Hong Kong Disneyland and additional venues to close amid new coronavirus safety measures

Hong Kong ordered gyms and bars to close for a week, restored strict limits on public gatherings and introduced fines for anyone refusing to wear a mask on public transport in a fresh bid to prevent the resurgent coronavirus from spiraling out of control.

The tougher measures, to take effect Wednesday, include drastically limiting the number of people gathering in public back to four, Chief Executive Carrie Lam said in a press conference on Monday. The limit had just been raised to 50 in mid-June. The city also confirmed its eighth coronavirus death.

Among other measures: Hong Kong will require all inbound travelers to pass a virus test before arriving; restaurants will be allowed to offer only takeout from 6 p.m. to 5 a.m.; and the number of patrons at a table at other times is limited to four. Amusement parks, gyms and 10 other types of venues are to close for seven days. Lam said the city will allow civil servants flexibility on working hours, and urged companies to let staff work from home.

People who refuse to wear a mask on public transport face a potential HK$5,000 ($645) fine.

As part of the clampdown, Hong Kong Disneyland will close on July 15. Hotels serving the resort will remain open, Walt Disney Co. said in a statement.

“They have put in place enhanced health and safety measures that reflect the guidance of health and government authorities, such as social-distancing measures and increased cleaning and sanitization,” the company said.

The former British colony reported 41 local coronavirus cases on Monday, another record daily high as the resurgence of infections looks set to grow into the city’s biggest wave yet. That brought the total to 1,522 cases in a city of more than 7 million people.

Of the 41 cases, 21 are related to previous clusters while 20 were of unknown origin, government officials said Monday.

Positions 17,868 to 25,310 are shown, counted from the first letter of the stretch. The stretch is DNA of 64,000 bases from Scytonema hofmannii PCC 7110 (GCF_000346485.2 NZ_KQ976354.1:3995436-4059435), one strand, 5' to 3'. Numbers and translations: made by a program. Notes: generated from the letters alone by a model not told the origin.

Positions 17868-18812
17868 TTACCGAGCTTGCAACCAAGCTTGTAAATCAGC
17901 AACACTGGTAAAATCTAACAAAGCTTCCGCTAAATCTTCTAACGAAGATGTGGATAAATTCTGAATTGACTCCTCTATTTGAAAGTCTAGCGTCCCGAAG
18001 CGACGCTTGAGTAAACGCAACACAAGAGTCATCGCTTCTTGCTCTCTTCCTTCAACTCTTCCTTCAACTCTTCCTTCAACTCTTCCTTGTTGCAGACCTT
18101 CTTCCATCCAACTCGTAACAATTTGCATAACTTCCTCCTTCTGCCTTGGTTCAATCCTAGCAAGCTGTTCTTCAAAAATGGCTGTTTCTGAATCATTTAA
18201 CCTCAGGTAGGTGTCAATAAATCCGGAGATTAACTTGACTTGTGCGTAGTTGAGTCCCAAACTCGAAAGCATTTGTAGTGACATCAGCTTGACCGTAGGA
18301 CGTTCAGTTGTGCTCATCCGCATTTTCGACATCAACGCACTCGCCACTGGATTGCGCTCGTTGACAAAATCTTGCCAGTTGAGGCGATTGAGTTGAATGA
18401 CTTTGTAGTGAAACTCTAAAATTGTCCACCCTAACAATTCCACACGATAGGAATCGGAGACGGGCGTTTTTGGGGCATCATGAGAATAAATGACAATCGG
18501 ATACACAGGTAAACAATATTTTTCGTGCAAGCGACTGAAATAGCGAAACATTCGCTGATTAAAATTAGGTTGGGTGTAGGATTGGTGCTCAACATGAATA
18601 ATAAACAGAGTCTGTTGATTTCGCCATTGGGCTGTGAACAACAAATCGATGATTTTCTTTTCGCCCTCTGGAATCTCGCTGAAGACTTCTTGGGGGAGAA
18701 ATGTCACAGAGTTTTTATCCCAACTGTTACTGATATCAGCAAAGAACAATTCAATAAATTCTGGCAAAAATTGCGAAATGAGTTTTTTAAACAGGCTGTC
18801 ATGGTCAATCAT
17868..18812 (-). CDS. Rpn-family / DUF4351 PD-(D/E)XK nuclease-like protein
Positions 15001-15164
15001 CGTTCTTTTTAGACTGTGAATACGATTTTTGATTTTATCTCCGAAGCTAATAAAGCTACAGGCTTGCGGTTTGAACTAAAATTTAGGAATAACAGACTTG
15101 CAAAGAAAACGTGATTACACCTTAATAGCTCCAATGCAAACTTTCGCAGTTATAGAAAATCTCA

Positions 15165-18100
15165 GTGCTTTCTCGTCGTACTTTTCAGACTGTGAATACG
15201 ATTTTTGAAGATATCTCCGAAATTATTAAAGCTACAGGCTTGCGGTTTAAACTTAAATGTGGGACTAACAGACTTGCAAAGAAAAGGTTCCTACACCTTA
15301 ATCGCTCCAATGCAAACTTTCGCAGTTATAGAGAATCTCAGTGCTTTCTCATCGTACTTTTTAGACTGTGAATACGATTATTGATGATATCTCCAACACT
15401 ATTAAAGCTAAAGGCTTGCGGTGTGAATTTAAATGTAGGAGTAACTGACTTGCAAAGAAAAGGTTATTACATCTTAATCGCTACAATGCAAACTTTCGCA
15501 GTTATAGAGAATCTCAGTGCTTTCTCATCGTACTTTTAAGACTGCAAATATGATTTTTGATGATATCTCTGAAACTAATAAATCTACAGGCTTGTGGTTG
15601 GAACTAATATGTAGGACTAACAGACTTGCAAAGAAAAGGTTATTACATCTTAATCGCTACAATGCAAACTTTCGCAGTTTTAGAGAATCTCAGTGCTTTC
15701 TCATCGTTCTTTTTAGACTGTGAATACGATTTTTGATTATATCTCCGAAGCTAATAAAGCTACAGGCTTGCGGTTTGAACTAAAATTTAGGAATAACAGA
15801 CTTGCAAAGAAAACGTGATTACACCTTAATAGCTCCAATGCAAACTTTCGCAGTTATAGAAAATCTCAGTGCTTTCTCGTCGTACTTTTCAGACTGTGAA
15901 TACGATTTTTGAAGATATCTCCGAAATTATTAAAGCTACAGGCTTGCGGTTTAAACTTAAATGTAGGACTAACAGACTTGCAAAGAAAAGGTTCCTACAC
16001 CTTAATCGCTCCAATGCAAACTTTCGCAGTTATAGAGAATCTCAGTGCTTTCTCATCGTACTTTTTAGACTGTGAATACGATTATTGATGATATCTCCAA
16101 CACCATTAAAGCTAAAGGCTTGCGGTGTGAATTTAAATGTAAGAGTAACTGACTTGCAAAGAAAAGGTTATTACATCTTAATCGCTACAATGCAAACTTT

The significant proportion of cases with unknown origins over the past few days suggests that hidden chains of transmission have been circulating in the Asian financial hub for some time as people returned to work and social activities.

Hong Kong is now facing a major setback in its virus containment fight. After reopening for less than two months, schools have been ordered into an “early summer holiday,” while restaurants and bars limit the number of patrons.

“A containment strategy alone may not be able to slow down the spread of infection at this stage,” Chuang Shuk-kwan, an official with the Department of Health, said on Monday. Senior government officials are “very concerned about the situation now.”

Chuang called for citizens to remain vigilant, and observe personal hygiene and social-distancing practices.

Events including Hong Kong’s week-long book fair and the champion awards dinner by the Jockey Club have been canceled, in a sobering reminder that the pandemic is far from over. Without an effective and widely distributed vaccine, cities are likely to continue in a state of limbo in which any easing of social distancing will lead to a spike of infection.

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